As always, thank you for your constant positivity and inspiration.

      Liked by 1 person

      • “Parents…did not tell them.” – ahh! I so agree with this decision. When I got laid off a couple years ago, I did not tell my parents for the same reasons. They would just stress me out more (even with their good intentions!). I hope you’re not getting too stressed and I’m not sure if this has been said before, but I hope you’re taking some time to relax and enjoy your funemployment!

        One thing I regretted was stressing too much instead of actually enjoying some of the time off while I had them.

        Liked by 2 people

  2. I have been heads down on my own job search so feel like a bad blog fan having not responded.

    Just a quick note whike I selfishly ponder my own job leap and hope it isn’t a frying pan. I have twice left jobs under these circumstances and each time it was it was not only the best decision, but a positive life change like no other. Sometimes it can seem like you are leaping blindly, but in fact years of experience and confidence building are guiding you the right way.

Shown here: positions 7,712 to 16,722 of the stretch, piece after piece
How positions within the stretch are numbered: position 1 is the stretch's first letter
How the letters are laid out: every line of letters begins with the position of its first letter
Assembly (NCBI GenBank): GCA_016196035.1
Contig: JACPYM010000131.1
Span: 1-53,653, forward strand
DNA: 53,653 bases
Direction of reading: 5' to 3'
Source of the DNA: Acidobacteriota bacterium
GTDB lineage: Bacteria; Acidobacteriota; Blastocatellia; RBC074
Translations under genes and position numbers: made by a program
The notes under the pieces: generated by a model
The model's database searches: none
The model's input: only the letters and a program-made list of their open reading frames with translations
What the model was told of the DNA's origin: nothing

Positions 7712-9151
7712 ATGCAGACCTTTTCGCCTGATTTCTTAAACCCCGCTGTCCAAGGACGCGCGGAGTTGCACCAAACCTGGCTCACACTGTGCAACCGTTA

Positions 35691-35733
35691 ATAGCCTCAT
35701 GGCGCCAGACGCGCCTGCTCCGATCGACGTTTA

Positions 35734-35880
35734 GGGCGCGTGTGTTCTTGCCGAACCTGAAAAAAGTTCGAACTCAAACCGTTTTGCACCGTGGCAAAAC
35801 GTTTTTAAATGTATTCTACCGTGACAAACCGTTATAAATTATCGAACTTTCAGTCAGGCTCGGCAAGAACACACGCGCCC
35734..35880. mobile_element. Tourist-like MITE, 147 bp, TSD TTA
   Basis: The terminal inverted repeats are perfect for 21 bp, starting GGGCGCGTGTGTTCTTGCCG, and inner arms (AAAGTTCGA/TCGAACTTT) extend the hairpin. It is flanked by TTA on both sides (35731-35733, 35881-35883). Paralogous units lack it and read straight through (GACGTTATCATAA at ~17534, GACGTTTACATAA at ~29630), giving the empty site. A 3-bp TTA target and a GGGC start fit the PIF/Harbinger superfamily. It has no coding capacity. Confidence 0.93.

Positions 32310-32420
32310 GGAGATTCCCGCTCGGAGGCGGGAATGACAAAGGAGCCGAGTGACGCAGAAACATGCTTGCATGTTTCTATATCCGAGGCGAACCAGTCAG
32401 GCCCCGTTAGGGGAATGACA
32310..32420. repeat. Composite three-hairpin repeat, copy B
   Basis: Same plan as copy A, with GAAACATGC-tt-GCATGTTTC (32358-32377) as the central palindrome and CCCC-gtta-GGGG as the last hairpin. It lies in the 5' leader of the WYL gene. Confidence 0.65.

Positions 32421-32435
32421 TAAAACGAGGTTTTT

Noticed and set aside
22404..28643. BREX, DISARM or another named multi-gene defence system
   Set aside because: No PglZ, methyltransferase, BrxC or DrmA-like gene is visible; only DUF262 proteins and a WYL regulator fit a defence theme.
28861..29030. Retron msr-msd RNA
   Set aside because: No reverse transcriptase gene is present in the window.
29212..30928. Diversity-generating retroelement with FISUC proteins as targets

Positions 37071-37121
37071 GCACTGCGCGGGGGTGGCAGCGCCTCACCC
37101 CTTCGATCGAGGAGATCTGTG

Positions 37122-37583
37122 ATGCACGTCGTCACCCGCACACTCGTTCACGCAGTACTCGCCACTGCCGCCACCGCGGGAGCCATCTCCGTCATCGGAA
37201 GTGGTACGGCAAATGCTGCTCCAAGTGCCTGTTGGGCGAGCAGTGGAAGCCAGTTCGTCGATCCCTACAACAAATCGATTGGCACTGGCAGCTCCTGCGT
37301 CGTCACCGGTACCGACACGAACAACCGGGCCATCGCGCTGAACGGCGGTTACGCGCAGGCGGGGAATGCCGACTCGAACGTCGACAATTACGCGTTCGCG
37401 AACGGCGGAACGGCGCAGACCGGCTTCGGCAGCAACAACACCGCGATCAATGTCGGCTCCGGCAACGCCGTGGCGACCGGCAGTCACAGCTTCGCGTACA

You already know you can make it a year! And what might that space and time give you in terms of direction?

    I say 👏👏👏👏👏

    Liked by 2 people

    • Absolutely not! You are not allowed to feel bad…my comment was made in the most general tones for folks who might be like, “Has this chick lost touch with reality?” lol

      CONGRATS on the job hunt and seriously pursuing the leap. It takes time to get to a place where you give yourself permission to leave.

      You said all the things and more. There is a lot going on and hopefully, I’ll have more news to share in a couple of weeks…months… 🙂

      Thank you so much for the kind words, Paula. As always, I am also interested in hearing your story or deliberations if you feel like sharing.